Today’s report on initial jobless claims was just plain bad. While economists were expecting claims to come in at a level of 270K, the actual reading was 24K higher at 294K. This was the highest weekly reading in claims in over a year (February 2015) and also the biggest miss relative to expectations since March 2015. Not only was this a big increase relative to last week, but it also comes on the heels of a relatively big increase in the prior week (+17K). On a combined basis, jobless claims have now risen by 37K over the last two weeks, which is the largest two-week increase in more than two years (April 2014). The next milestone to watch is the 300K level, which hasn’t been breached to the upside since March 2015 (62 weeks).
Given the increases in the last two weeks combined with the relatively low readings that dropped off of the count, the four-week moving average for claims rose by over 10K this week to 268.25K. Two weeks ago, the four-week moving average made a multi-decade low, and after the last two weeks, that level may be in place for a long time.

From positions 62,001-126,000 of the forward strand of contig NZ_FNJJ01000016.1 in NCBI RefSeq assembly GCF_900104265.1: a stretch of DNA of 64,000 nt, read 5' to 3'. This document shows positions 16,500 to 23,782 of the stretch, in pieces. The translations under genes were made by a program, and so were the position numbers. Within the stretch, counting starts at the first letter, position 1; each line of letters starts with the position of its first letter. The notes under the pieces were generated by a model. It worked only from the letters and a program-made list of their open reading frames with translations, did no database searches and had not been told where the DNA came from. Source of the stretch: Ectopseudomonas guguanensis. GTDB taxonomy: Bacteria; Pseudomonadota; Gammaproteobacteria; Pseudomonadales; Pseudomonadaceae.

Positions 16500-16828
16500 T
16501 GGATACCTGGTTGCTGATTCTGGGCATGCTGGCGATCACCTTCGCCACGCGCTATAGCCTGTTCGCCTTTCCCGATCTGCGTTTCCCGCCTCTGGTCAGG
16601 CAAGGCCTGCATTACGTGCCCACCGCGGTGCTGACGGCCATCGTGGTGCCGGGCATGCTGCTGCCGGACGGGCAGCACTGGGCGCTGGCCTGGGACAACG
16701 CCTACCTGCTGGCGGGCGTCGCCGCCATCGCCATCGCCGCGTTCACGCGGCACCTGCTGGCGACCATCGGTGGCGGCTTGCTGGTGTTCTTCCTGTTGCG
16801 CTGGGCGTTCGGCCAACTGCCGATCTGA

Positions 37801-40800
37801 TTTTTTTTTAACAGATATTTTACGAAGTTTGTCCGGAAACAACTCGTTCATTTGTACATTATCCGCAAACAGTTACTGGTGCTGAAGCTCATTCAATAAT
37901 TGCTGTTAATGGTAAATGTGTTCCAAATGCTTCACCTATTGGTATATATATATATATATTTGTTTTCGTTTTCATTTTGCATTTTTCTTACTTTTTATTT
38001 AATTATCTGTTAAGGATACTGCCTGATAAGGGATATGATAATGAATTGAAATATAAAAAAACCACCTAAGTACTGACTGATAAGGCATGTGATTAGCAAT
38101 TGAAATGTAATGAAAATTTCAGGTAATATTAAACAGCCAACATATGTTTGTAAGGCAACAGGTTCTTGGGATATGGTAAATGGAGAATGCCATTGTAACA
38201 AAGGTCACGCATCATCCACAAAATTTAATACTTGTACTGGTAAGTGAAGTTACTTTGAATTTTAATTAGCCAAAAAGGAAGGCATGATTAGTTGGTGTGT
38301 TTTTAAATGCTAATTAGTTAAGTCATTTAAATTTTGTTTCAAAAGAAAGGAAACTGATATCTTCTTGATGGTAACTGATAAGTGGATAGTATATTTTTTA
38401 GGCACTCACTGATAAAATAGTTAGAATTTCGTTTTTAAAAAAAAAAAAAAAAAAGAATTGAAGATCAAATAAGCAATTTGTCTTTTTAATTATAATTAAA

On a non-seasonally adjusted (NSA) basis, claims rose by 18.3K to 261.8K. While we have often cited the fact that NSA claims were at their lowest levels in decades, for the current week of the year they were actually lower last year. That being said, this week’s reading was still 74K below the average reading of 336K for the current week of the year dating back to 2000.
Finally, from their cycle low of 248K three weeks ago, jobless claims have now risen by 45K. While this is a very big increase relative to the last several weeks, we would note that it is hardly a rare occurrence. As shown in the chart below, since 1967 initial claims have risen by 45K or more over a three-week period 77 times, including five occurrences in the current economic expansion. Also, as far as this kind of increase being an indicator of recession or not, 38 have occurred during recessions, while 39 have been during periods of growth. That being said, the amount of time that the economy has been in a recession is considerably less than the amount of time it has been in an expansion, so as a share of total weeks, these kind of spikes are much more common in recessions.